Tuesday, August 1, 2017

Sibelius - 6 Impromptus For Piano, Opus 5

The Finnish composer Jean Sibelius is most well known for his music for orchestra. The seven symphonies he composed from 1900-1924 remain in the repertoire of many modern orchestras and have had a profound effect on composers.  But he wrote music in many other genres as well, including music for solo piano.

Most of his solo piano works are in sets, like the six Impromptus of opus 5. Sibelius wrote music for solo piano throughout his composing career, and the fact that it isn't very well known is no reflection of the quality of it. The popularity and grandeur of his symphonies tend to outshine them. Sibelius was a fine piano composer, and while not a virtuoso pianist,( his instrument of choice was the violin) he could play the instrument very well, as commented upon by his contemporaries. His skill at improvising on the instrument was good, as commented on by his pupil and friend Georg von Wendt:
When Sibelius was improvising it was important for him to get a few glasses of, say, a Burgundy, one that he was very fond of, because he was a violinist and his technical shortcomings as a pianist produced a certain performance threshold. When that was overcome, no one could have guessed that this Jean Sibelius who was improvising was not an eminent pianist. These wonderful fantasias kept a hold on you from the first note to the last chord and it was as if the listeners were intoxicated. It is a great pity that they were never written down. Those who heard Sibelius improvise in the 1890s, at the time when he was doing it the most, were able to enjoy the greatest beauty that contemporary music can offer. (Text from the Sibelius website.)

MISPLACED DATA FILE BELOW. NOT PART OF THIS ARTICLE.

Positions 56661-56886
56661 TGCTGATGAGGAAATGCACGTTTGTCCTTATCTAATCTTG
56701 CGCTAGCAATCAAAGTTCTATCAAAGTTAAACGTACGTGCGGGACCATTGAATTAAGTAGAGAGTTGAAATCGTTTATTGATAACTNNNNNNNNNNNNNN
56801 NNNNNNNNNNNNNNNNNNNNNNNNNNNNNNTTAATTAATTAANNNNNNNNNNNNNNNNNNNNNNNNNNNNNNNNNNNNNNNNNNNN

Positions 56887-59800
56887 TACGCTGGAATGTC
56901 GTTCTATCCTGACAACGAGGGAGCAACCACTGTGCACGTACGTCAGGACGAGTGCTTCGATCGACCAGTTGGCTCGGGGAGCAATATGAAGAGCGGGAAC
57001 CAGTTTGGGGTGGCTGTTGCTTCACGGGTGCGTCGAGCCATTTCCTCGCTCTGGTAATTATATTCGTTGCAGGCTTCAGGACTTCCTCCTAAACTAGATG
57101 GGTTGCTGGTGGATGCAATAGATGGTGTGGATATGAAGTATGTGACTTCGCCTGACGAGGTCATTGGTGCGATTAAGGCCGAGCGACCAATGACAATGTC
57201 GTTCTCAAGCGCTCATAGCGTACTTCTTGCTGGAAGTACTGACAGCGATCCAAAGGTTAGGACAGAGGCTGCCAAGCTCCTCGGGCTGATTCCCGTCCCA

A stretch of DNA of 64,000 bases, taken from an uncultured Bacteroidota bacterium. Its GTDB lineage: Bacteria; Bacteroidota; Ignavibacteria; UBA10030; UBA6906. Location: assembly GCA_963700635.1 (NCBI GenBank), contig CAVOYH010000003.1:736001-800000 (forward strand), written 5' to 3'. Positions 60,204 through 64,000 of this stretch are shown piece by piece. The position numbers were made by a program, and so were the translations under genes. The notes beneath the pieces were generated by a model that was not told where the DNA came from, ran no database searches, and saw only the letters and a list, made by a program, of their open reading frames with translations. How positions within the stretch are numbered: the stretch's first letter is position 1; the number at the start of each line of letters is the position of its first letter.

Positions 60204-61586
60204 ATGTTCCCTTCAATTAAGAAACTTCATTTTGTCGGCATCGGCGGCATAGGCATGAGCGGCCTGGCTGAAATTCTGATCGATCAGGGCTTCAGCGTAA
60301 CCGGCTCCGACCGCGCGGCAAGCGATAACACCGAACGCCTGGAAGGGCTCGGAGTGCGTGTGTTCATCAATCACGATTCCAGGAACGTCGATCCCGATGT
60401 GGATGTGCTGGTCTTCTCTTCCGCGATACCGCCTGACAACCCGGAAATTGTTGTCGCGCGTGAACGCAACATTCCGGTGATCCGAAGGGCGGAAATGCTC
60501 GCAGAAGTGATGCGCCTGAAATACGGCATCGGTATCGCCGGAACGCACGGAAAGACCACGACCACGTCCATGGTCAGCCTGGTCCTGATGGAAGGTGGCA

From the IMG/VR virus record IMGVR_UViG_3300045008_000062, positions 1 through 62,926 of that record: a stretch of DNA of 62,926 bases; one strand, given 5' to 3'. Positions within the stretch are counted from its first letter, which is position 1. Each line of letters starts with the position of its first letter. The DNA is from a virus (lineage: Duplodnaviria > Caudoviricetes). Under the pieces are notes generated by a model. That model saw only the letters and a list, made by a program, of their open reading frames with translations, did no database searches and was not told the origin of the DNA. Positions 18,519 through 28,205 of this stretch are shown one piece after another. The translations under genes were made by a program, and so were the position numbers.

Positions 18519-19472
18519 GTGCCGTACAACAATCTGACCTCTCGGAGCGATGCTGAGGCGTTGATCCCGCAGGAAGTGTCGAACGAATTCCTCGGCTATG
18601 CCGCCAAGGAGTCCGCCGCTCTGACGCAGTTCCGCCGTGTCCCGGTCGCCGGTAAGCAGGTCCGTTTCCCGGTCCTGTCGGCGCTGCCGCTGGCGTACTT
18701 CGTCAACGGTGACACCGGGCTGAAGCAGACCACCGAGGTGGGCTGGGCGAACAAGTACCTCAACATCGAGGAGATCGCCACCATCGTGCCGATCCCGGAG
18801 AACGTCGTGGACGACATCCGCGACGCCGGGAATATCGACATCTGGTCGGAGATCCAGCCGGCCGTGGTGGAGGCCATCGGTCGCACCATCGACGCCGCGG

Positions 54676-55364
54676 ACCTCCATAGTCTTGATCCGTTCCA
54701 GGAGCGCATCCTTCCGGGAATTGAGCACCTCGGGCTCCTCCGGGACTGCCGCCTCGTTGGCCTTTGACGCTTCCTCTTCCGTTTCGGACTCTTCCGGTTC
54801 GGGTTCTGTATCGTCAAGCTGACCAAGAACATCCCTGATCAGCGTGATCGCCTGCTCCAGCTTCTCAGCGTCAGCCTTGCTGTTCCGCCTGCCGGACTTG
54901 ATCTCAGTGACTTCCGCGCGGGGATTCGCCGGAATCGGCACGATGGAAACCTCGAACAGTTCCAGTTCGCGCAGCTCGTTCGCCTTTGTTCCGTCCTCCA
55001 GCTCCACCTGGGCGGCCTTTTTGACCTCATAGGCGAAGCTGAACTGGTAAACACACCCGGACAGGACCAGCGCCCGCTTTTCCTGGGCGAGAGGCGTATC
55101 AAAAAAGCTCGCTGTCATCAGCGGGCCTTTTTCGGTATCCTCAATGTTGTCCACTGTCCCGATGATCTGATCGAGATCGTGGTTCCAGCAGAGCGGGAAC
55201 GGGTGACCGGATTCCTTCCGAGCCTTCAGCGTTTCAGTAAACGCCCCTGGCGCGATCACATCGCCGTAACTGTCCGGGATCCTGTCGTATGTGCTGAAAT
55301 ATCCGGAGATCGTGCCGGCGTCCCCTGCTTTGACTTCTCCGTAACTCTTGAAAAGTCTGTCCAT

The opus 5 set was published in 1893, about the time of his set of orchestral tone poems  Kullervo and the Karelia Suite. Sibelius wrote his piano music at a time when a composer could earn extra money by writing salon pieces for piano. sound recording was still in its infancy, so many people learned to play the piano for entertainment. Sibelius' music for piano is well written, and very musical. Some of it looks quite simple, but there are hidden beauties in these miniatures.

1. Moderato, in G Minor -  The first impromptu is but one page long, and consists of 2 sections. The first section is eight bars long and played in slow block chords. The next section is marked Thema and has a simple melody played on top of chords. The atmosphere is funereal, with no let up in the sorrow.
2. Lento - Vivace, in G Minor -  The music starts with a slow introduction, then the music turns into a lively folk dance. There are episodes when the music changes to G major, but for the most part G minor prevails. A good example of how the character of a key can change, as the first two impromptus are in the same key, yet the effect is quite different.

3. Moderato (alla marcia), in A Minor - Sibelius instructions are to play this piece as a march. There is a quiet middle section in F major before the rhythmic march begins again.

4. Andantino, in E Minor - This is a slow piece, with an underlying minor key solemnity.  The music remains in a melancholy mood throughout. Volume increases as the piece comes to an end.
5. Vivace, in B Minor - This impromptu glitters and shimmers with music that sounds almost Debussian as it goes up and down the keyboard with alternating hands. As in the previous pieces, the minor key dominates. The music sparkles, but there is a mood of melancholy to it as well.
 6. Commodo, in E Major -  The longest impromptu of the set as well as he only one written in a major key, but the music does shift to E minor in the second section. The entire piece is to be repeated, a test of a pianists musicianship. If the repeat is played as the first time through, this piece could become boring.  A beautiful miniature, simple in structure, like a jewel that a good pianist can make glow with a soft luster. The piece ends in soft E minor chords.

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